Chronic Illnesses and Diet part 2
Chronic Inflammatory Illness and Insulin Resistance
Allowing for the fact that genetics affects an individual’s susceptibility to disease, the roots of chronic illness often lie in deficiencies of various nutrients, other dietary issues and hypersensitivity to foods and environmental factors, such as toxins. Whichever of these factors apply to you or your family, insulin resistance may be the easiest to recognize and correct. When you have this condition high levels of insulin, created by frequent intake of carbohydrates, spill over into biochemical injury that makes whatever you have worse. This can include asthma, eczema, colitis, depression, headaches, psoriasis and much more.
What is common to all of these problems is inflammation. Whether you’re looking under the microscope or studying its basic chemical reactions, inflammation is the same, wherever it’s found. Chronic cough and mucus; sore, swollen, stiff joints; cramps and diarrhea; a chronically red, itchy rash; or periodontal disease — all are inflammation. Even cardiovascular disease, which used to be called hardening of the arteries and is now called atherosclerosis, is recognized as a fundamentally inflammatory process.
The first step in the biochemistry of inflammation is the release of informational substances from injured cells that attract the attention of healing mechanisms, the way a phone call to the automobile club brings you roadside assistance. The aid mobilized by these cellular calls for repair work is usually limited to the immediate task at hand; it’s designed for mending a cut or recovering from a burn or fighting infection. But if the agent causing the inflammation persists or if something goes wrong with the signaling mechanisms involved in the call for help, the repair work and its accompanying signals (pain, swelling, redness and heat) may become stuck, leaving you with a chronic inflammation. Chronic inflammatory diseases are often described by medical terms that end in Itis’ and ‘,psis’.
Because the signaling mechanisms involved in chronic inflammation may be distorted by inappropriately high insulin levels in your body, this is something over which you have control. Controlling insulin levels through appropriate dietary changes, including reducing carbohydrate consumption or shifting most consumption of carbohydrates to the later part of the day, will result in a positive effect on the biochemistry of inflammation. Although this dietary change is not directed at a specific disease, it should be part of any comprehensive treatment since it is aimed at easing the predictably disordered chemistry of anyone with a chronic inflammatory illness.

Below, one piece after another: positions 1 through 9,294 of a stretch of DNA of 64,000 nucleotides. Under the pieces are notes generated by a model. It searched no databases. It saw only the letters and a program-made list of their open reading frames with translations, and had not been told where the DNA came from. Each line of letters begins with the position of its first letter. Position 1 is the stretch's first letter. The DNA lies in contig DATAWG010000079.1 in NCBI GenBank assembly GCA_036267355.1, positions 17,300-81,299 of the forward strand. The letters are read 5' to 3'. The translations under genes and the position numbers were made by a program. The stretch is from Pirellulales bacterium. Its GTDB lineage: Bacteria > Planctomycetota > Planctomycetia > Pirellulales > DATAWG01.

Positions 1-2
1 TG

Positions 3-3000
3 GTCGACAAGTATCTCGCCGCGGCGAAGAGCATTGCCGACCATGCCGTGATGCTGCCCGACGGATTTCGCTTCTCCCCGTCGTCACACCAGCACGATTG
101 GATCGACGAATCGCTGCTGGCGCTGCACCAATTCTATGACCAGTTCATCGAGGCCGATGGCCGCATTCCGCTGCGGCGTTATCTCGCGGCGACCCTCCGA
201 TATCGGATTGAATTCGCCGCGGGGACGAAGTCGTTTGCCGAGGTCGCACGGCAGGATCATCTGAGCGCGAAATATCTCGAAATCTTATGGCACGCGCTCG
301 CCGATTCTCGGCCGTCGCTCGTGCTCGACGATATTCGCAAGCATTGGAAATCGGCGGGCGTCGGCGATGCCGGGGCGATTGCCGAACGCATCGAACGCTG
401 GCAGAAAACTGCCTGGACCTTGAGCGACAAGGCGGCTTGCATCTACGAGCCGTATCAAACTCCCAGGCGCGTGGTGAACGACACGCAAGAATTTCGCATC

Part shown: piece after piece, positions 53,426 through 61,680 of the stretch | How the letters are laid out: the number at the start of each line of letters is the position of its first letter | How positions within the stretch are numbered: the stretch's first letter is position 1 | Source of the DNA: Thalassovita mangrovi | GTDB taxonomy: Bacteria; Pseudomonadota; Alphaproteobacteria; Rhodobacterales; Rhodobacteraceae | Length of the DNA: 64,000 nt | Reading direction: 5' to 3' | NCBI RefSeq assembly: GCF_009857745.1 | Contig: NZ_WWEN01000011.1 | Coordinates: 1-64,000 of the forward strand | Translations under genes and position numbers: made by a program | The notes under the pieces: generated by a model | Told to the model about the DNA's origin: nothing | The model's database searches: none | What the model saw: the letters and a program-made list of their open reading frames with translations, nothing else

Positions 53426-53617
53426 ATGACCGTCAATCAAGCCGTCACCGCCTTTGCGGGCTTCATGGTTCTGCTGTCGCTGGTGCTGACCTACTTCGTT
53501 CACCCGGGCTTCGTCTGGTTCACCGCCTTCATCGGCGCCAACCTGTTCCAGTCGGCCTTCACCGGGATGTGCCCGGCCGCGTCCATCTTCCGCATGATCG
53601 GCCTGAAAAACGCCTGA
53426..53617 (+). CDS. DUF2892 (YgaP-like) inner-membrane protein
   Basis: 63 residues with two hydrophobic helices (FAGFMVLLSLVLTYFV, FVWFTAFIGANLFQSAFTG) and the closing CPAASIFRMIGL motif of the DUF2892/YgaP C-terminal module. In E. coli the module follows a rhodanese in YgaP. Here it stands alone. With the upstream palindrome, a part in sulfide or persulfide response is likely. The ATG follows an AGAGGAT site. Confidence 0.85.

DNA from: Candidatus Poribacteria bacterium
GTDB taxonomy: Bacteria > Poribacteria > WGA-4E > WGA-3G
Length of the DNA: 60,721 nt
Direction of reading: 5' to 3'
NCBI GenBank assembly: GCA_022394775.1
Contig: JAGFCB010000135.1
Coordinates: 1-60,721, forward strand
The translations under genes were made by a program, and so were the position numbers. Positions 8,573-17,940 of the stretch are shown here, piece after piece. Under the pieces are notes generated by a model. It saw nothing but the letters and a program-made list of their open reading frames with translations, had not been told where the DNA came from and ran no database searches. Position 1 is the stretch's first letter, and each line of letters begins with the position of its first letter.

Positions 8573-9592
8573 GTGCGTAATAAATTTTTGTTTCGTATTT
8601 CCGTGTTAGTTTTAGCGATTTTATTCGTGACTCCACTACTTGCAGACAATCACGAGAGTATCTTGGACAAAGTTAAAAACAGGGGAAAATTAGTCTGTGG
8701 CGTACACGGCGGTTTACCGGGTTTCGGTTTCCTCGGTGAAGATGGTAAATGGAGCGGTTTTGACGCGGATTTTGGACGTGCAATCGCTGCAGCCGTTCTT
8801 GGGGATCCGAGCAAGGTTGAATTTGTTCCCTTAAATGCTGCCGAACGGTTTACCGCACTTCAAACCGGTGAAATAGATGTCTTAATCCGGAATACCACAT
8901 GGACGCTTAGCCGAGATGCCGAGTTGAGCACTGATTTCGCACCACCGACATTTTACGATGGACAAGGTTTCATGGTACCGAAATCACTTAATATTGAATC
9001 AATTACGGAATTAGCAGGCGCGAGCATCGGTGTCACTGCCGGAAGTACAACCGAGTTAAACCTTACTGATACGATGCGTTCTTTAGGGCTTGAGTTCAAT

Medications that simply squelch the inflammation may not always be the best course of treatment. Granted, there are instances in which the cause is long gone but the body has gotten stuck in some kind of inappropriate reaction. In these cases, subduing the symptoms temporarily may work. But it’s different when it comes to the daily, long-term application of steroid creams or the consumption of systemic steroids or anti-inflammatory drugs. These treatments have some fairly dreadful gastrointestinal side effects, including the tendency to create leaks in the intestinal walls that allow the entry of unwanted toxins, chemicals and allergens into the bloodstream.
The Body Clock Prescription for Treating Chronic Illness
Chronic illness makes you listen to your body. The message is not so precise that you know exactly what to change, unless of course it’s something like chronic cough in a smoker. Most of the time, chronic pain or other signs of inflammation don’t announce their cause. They demand that you do some detective work, presumably with the help of a professional who has good instincts and expertise at reading your body’s communications by carefully listening to your story, interpreting laboratory tests and then making educated efforts at trial and error.
Anyone with a chronic illness has to be especially aware of the second Tacks Law: if you are sitting on two tacks, removing only one does not necessarily make you feel 50 per cent better. This means that insulin resistance is just one of many manageable factors that may also include improving other aspects of nutritional status and looking for the trigger, irritant, allergen, toxin or germ to which your body may be responding.
Doing the detective work required to find underlying triggers of a chronic illness may take a long time; nor is it always successful. As a more generalized strategy, the ten steps of the Body Clock Prescription will not only prevent or tame insulin resistance, a major contributor to chronic illness, but will reinforce healthy body rhythms and foster rhythmic integration. Remember that flexibility is your body’s treasure; it enables you to be more like an orchestra, with its constant active effort to stay in tune and on beat, than a mechanical system. The same flexibility that allows you to fall victim to the negative effects of poorly timed eating, breathing, exercise or exposure to light also permits you to use such influences for your benefit.